Another embodiment of the present disclosure that may facilitate trend analysis is a data history reconstruction feature. The results of a history reconstruction operation are presented via the chart client subsystem by a common, graphical user interface (Internet or other network interface). Trends from past data may be imported and viewed for trend analysis. Analysis charts may be used to, for example, recalculate control limits. A viewer may select to change plotting parameters and change grouping of data for display to investigate a “theoretical” new limit, tolerance, or other parameter of interest. These changes are not permanent, and are not sent to the database for recording because the changes are for problem analysis/solving and trialing purposes. Viewers may print these variously changed charts either to a file, or to a printer as a means of preserving the trials, if desired.
An embodiment of the present disclosure allows for offline capability analysis of the semiconductor process measurement data as well. Should one wish to know if a processing machine's function could be changed from an existing specification requirement and increase the capability of the machine as a result, the method embodied herein supports this. For example, a user could select an amount of data, i.e., all of the measurements made by that tool during a period (i.e. week, month, year, machine cycle, or the like), create a histogram using the chart client as disclosed herein, and compare the outcome to see if the new process is capable of living inside the specification requirements.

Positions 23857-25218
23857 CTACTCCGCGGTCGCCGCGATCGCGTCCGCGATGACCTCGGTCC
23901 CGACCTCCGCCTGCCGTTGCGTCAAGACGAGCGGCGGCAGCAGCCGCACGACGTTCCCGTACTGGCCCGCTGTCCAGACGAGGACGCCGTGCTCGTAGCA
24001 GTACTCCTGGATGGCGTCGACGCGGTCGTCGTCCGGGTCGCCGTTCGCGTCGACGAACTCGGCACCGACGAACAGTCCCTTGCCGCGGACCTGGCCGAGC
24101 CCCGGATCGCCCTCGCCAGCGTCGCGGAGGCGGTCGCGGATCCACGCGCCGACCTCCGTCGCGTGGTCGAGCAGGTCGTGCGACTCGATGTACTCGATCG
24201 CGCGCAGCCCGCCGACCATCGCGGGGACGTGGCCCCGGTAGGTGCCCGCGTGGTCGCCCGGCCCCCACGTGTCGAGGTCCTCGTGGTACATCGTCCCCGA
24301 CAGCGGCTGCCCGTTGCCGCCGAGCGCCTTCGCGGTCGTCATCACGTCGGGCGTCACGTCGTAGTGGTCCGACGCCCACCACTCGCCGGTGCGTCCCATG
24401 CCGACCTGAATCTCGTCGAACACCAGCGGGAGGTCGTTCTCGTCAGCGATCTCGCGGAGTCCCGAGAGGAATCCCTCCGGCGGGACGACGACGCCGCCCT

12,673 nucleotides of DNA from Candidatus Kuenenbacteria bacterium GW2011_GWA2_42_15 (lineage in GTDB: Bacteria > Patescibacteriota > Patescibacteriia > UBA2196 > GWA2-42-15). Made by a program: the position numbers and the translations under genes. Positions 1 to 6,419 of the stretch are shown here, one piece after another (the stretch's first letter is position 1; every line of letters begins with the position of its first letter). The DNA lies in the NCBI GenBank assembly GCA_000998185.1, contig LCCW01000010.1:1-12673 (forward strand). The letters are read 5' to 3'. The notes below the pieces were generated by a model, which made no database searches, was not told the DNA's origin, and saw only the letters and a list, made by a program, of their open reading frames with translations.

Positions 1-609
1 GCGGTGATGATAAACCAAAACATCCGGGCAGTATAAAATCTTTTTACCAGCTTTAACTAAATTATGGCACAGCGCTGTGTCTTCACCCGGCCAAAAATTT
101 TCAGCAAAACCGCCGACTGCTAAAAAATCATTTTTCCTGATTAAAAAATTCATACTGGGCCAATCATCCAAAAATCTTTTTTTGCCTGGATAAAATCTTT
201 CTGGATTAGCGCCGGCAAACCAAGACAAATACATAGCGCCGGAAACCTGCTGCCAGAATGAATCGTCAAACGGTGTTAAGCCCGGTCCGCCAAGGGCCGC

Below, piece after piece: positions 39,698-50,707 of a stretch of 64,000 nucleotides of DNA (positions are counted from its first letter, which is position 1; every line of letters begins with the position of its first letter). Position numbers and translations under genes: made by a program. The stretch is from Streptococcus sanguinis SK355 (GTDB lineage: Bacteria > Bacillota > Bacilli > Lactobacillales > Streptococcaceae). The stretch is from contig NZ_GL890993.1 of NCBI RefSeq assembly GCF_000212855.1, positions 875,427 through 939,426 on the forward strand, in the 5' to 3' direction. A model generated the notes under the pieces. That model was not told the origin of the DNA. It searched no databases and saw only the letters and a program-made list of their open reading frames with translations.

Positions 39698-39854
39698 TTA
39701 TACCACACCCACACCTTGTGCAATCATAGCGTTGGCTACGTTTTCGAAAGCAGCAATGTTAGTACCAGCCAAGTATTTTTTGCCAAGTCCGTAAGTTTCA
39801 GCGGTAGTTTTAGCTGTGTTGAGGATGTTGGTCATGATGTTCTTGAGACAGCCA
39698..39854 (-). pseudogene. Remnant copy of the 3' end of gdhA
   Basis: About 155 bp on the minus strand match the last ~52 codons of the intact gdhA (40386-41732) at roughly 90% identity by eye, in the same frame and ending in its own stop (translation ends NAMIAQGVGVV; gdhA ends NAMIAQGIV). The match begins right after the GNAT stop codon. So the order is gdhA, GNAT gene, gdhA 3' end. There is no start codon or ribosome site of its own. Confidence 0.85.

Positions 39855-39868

The main types of changes to the input data that a user may try include, but are not limited to: data filtering based on grouping or control recipe, recalculation of graph limits based upon currently displayed statistics, and changing the grouping or ordering of the currently displayed statistics. Data may be presented graphically as histograms, scatter plots, wafer maps, bar charts, line graphs, or the like. The method involves identifying data to be processed, selecting statistical processing analyses to be carried out on the data, retrieving the identified data from storage, and evaluating the data according to the selected statistical processing analyses. The identified data may include previously recorded semiconductor process measurements as well as original process parameters of the semiconductor process measurements, whether performed by metrology tools or process tools. The framework of the distributed architecture of the data collection and process control system as embodied is such that the original process parameters and the semiconductor process measurements may be stored together, that is, accessible point by point, even if the respective measurements are stored in different tables of a relational database. This identified data may be retrieved via an interface from online transaction processing (OLTP) databases associated with the transaction and performance monitoring system components underlying the process control and data collection system embodied by the present disclosure.